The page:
As I think this thought I look across the road and see something different—Dutch has hoisted a Mexican flag. Patty comes over to help me prepare the bed for the lettuce seedlings and as we crouch together in the dirt she says, with her usual disarming humility and clarity, “I have absolutely no idea what it is like to be attacked … During the Korean War we did drills at school, preparing to hide under our desks if there was an air attack. But it was all a game, virtual reality. I did not even know where Korea was …”
Recently Patty sent me a message on social media: “Be well always my neighbor in heart.”
Dutch laid the original slow drip irrigation in the front garden. After all these years, it remains as the basis of the watering system. And here am I digging the first rose hole
Dutch eventually moved away. I was not hospitable to Margaret. She would barge her way into the house, invariably with some lovely Chinese dish, sit herself down and start chattering. She died suddenly, of a cancer I did not know she had. Dutch told me, tearful; she was a good neighbor to him. I felt bad, and sad for Mrs Tam. I have written more than once about Mrs Tam and shown some images of her garden. We chatted every day, she in Chinese, I in English, we swapped plants and recipes. She knew a great deal about the medicinal properties of plants.
A word about the food pics, above, that butted in to my garden-help-friendship meandering. The first is Ottolenghi’s Red pepper and baked eggs galettes, from Jerusalem. No, I did not make the puff pastry. But I did make sure to get a good quality all-butter one, and this makes a difference – crispy, flaky, melt-in-the-mouth pastry. The melding of flavors in this dish, is great. Second: stuffed peppers (one of the veg I can eat on this drug diet). There are a thousand ways to do this, but if you are using rice as your base make sure you cook it with delight. Here I began as you do with risotto, including a dash of white wine, but then cooked it more like a pilaf with a home made chicken stock (vegetable stock would be good too). Add herbs, olives, capers, whatever takes your fancy … top with bread crumbs, and a dab of butter before it goes into the oven. Then: Jeffrey grilled a few prawns, to go with polenta and his romesco sauce (red peppers again).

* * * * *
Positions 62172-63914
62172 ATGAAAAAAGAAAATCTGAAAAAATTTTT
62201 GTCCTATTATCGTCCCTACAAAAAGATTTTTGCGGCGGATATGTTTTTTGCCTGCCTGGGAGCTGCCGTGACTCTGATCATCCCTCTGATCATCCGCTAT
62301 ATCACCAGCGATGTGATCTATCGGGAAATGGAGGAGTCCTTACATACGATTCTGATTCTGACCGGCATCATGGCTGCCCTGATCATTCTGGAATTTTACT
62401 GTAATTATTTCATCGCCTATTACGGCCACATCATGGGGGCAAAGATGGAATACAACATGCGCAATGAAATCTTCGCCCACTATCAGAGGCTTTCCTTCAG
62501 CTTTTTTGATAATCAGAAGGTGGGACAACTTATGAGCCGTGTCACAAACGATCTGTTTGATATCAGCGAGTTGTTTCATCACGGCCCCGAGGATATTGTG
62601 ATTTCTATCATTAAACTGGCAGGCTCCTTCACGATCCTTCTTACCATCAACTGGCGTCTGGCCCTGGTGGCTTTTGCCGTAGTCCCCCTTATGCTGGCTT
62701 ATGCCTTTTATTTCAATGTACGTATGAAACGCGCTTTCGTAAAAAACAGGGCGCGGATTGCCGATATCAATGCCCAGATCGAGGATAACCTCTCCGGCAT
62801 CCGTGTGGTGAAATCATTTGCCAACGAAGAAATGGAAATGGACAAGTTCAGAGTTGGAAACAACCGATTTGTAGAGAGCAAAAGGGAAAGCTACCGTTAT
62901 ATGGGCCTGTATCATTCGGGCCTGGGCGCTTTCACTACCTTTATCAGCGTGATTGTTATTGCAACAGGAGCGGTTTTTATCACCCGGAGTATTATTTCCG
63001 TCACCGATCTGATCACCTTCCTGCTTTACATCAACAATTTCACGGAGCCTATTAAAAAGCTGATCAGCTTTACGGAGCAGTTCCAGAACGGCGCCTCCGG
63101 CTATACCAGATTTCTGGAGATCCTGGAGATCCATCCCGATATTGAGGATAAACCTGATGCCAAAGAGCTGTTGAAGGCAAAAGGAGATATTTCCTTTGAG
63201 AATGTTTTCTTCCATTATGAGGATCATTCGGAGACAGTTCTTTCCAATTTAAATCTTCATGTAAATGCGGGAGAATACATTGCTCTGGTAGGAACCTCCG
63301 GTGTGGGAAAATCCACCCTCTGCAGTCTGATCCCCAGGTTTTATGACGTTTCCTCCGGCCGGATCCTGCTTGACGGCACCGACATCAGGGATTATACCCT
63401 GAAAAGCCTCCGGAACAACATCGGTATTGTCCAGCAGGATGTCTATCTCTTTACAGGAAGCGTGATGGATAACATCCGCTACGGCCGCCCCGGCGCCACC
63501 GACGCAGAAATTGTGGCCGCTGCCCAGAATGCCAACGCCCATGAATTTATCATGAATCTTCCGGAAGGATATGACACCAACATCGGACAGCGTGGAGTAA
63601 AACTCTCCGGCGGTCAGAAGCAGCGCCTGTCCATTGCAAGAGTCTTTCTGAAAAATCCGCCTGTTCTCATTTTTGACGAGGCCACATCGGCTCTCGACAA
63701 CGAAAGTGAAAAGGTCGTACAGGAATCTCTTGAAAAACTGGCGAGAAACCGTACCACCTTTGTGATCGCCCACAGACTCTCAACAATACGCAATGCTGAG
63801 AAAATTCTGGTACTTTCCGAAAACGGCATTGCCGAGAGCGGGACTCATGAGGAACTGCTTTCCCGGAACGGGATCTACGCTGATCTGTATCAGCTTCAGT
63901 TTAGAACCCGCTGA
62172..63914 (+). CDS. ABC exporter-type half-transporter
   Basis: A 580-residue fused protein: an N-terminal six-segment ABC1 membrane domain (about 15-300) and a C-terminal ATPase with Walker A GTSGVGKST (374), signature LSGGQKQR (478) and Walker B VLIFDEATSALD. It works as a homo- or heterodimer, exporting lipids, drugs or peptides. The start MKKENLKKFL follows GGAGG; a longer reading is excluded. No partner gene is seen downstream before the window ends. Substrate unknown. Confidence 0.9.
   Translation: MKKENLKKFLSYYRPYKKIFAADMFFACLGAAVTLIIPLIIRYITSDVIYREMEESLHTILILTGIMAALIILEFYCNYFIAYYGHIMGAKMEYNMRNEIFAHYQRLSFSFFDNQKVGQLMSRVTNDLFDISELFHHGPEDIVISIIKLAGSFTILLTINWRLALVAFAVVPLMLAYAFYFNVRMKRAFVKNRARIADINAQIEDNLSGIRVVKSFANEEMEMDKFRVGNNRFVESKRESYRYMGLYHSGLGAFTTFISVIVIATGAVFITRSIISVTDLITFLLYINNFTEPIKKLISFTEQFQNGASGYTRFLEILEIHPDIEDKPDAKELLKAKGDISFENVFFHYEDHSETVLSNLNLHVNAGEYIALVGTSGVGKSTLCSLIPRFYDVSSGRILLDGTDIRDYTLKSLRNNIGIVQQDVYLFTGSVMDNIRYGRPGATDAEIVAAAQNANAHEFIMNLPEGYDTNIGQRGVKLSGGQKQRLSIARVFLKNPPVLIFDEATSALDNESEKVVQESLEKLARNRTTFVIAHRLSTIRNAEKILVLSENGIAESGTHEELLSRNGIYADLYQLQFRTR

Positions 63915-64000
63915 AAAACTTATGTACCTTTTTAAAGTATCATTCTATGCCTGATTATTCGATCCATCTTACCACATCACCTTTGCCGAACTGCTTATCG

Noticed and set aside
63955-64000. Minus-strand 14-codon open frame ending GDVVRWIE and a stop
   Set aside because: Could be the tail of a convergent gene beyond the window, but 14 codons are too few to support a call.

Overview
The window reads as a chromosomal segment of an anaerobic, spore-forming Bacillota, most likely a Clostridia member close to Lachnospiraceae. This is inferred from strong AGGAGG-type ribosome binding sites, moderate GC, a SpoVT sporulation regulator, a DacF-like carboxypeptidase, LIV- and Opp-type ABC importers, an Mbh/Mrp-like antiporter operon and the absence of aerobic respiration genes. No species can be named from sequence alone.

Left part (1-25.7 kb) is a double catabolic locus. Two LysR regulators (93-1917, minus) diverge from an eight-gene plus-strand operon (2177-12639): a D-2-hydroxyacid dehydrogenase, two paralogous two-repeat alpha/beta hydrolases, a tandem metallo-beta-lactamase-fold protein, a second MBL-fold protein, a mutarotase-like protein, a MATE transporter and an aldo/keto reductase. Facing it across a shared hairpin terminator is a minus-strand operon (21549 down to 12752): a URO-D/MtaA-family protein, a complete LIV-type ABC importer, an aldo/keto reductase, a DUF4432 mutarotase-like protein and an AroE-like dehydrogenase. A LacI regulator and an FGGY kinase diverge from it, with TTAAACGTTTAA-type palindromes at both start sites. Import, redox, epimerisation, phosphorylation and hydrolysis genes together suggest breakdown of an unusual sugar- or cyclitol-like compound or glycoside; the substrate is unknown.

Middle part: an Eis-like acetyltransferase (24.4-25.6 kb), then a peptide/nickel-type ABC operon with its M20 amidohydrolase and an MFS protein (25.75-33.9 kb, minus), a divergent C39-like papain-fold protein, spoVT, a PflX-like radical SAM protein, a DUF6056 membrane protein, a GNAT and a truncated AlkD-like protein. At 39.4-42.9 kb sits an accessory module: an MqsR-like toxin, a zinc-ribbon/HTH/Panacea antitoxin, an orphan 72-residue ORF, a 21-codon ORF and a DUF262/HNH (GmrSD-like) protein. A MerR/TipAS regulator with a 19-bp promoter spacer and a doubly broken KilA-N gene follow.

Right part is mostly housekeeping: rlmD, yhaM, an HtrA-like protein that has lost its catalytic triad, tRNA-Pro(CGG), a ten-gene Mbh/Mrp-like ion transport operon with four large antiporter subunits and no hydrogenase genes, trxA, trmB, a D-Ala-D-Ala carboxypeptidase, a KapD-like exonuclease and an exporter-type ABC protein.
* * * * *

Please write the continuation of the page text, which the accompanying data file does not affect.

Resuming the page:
The ramen noodles in the next dish look like worms, but tasted like heaven. I braised the cabbage (another veg I can eat) with shallots, ginger and garlic, then a splash of Shao Xing wine and some dried and frozen tiny shrimp, softened and ground up. Then add the stock. When it’s simmering, add some white miso. I did it like “Master” in Midnight Diner: take a ladle of the stock/soup and add the miso and stir it in the ladle before mixing into the larger pot. I cook the noodles separately for about three minutes, share them between two bowls and pour the cabbage soup over. The mango and cabbage slaw is tossed simply with dill, lime juice and fish sauce, NOT mayo. But its absence did provoke a desire for mayo, made the old fashioned way, which is so easy and satisfying – that marvelous sensation when it begins to emulsify, you feel it thickening, see it turn luscious. And then you can make a somewhat more traditional slaw. By the way, the left-over polenta was used in a variety of dishes. Most simply: fried and topped with parmesan which merges into the crust. Here, it turns up for Sunday breakfast
Another thing that lifted me out of the doldrums was a televisit with the lovely Dr Millen. It’s amazing how affirming – as a patient – it is when a Dr takes you seriously, listens, and thinks about your symptoms and experience. We now have a plan of how to make daily life and breathing easier and also a scheduled visit with a vocal cord specialist. She also made me laugh by saying “Your voice has changed! You sound like Julia Child.” Well Julia Child doesn’t have the most soothing voice, its a bit hoarse and high pitched (not to mention the pluminess), but I recognized something there, and in all sorts of ways wouldn’t you love to be compared to Julia Child? Millen sent me back into a TV binge of the early Jacques Pepin and Julia Child shows. So calming and restful, they make the most affectionate and engaging pair, the twittering about butter forming a melodic leitmotif: “do you think that’s enough butter? Oh I think a little more, don’t you ….. yes, I agree, here we go [toss in another stick]”
One of the joys of this blog has been meeting new people and engaging in food and garden chat with old friends. I have many queries and comments to respond to, but they will have to wait till next time.
I feel as though summer is fizzing out, many of my plants in the vegetable garden have given up the ghost, but still, it surprisingly keeps giving. Look at those strawberry figs – all eaten by Jeffrey as figs are one of the dicy fruits for me at the moment (likewise tomatoes).
But the significant thing is I managed to save these from the RATS! Moreover, Craig and I have not only hatched but also launched a new experiment in deterrence. I started thinking about what rats can’t chew through and thought of wire mesh. Craig ran with the idea and has made these giant pockets, sealed with staples. We’ll see. In fact rats can probably chew through anything. But the battle has been reinvigorated. If we defeat those rats I won’t begrudge Jeffrey a single fig!